NEW YORK (September 26, 2017) — On Tuesday, Saudi Arabia’s King Salman signed a royal decree formally permitting women to drive.
Previously, Saudi Arabia was the only country in the world that enforced a ban on women drivers. The new policy will be implemented starting on June 24, 2018.
“This day will be remembered for generations to come as a tremendous victory for women’s rights, and for civil society. Against all odds, civil society leaders like Women2Drive’s Manal al-Sharif were able to triumph over one of the world’s most repressive regimes,” HRF President Thor Halvorssen said. “Activists, having weaponized public exposure and the moral high ground, are leading the fight against authoritarianism, and it is crucial to support them.”
In 2012, Manal al-Sharif was awarded the Václav Havel International Prize for Creative Dissent at the Oslo Freedom Forum for spearheading the Women2Drive campaign. In 2011, she uploaded a video of herself driving to YouTube, launching a movement that subsequently led to her imprisonment. In her Oslo acceptance speech, she explains how individual actions can spark broader change, and accurately concluded with, “The rain starts with a single drop.”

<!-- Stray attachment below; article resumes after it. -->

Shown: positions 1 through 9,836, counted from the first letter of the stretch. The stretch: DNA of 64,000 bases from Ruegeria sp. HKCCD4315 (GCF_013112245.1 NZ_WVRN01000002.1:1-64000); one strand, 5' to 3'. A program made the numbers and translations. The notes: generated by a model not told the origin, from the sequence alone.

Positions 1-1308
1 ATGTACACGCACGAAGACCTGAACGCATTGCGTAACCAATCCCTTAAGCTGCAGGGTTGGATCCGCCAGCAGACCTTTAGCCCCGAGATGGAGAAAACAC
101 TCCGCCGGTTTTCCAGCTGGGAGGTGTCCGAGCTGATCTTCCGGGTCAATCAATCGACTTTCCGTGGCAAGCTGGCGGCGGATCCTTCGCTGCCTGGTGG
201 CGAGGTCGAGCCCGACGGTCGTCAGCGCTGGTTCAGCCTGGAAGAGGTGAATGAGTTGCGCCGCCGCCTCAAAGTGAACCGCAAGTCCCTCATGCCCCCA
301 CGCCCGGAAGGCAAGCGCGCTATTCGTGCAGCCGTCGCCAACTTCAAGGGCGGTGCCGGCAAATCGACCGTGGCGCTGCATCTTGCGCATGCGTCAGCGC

“Saudi Arabia can move forward with confidence,” Manal al-Sharif said today in a message to HRF. “Women are no longer in the back seat. We are now leading the change in my country.”
The Saudi dictatorship is one of the world’s worst violators of individual rights. Women face constant discrimination and are subject to a male guardianship system that forbids them from making decisions about travel, marriage, work, and more without the consent of a male guardian.